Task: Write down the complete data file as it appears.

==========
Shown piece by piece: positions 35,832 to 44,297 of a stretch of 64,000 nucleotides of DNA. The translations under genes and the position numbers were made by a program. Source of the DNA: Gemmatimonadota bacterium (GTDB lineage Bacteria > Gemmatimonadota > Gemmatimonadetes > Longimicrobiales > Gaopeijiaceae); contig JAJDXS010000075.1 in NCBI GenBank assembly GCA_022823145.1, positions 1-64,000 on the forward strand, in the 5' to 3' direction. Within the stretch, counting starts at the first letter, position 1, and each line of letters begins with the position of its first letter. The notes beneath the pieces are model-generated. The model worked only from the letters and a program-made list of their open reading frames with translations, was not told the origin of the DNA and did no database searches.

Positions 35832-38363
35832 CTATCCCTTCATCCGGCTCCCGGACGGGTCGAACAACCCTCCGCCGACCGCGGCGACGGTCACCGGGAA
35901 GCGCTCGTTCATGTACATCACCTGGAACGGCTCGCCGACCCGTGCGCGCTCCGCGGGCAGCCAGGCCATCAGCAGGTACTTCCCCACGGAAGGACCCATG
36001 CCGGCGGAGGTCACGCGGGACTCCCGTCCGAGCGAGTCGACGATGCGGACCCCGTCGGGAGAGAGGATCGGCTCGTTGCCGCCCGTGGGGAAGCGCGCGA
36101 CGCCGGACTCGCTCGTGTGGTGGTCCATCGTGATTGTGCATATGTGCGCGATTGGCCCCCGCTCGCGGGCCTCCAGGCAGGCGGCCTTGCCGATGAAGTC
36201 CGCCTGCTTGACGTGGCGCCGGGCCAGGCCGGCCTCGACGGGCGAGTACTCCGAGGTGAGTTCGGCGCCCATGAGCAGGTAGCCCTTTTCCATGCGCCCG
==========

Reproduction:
Shown piece by piece: positions 35,832 to 44,297 of a stretch of 64,000 nucleotides of DNA. The translations under genes and the position numbers were made by a program. Source of the DNA: Gemmatimonadota bacterium (GTDB lineage Bacteria > Gemmatimonadota > Gemmatimonadetes > Longimicrobiales > Gaopeijiaceae); contig JAJDXS010000075.1 in NCBI GenBank assembly GCA_022823145.1, positions 1-64,000 on the forward strand, in the 5' to 3' direction. Within the stretch, counting starts at the first letter, position 1, and each line of letters begins with the position of its first letter. The notes beneath the pieces are model-generated. The model worked only from the letters and a program-made list of their open reading frames with translations, was not told the origin of the DNA and did no database searches.

Positions 35832-38363
35832 CTATCCCTTCATCCGGCTCCCGGACGGGTCGAACAACCCTCCGCCGACCGCGGCGACGGTCACCGGGAA
35901 GCGCTCGTTCATGTACATCACCTGGAACGGCTCGCCGACCCGTGCGCGCTCCGCGGGCAGCCAGGCCATCAGCAGGTACTTCCCCACGGAAGGACCCATG
36001 CCGGCGGAGGTCACGCGGGACTCCCGTCCGAGCGAGTCGACGATGCGGACCCCGTCGGGAGAGAGGATCGGCTCGTTGCCGCCCGTGGGGAAGCGCGCGA
36101 CGCCGGACTCGCTCGTGTGGTGGTCCATCGTGATTGTGCATATGTGCGCGATTGGCCCCCGCTCGCGGGCCTCCAGGCAGGCGGCCTTGCCGATGAAGTC
36201 CGCCTGCTTGACGTGGCGCCGGGCCAGGCCGGCCTCGACGGGCGAGTACTCCGAGGTGAGTTCGGCGCCCATGAGCAGGTAGCCCTTTTCCATGCGCCCG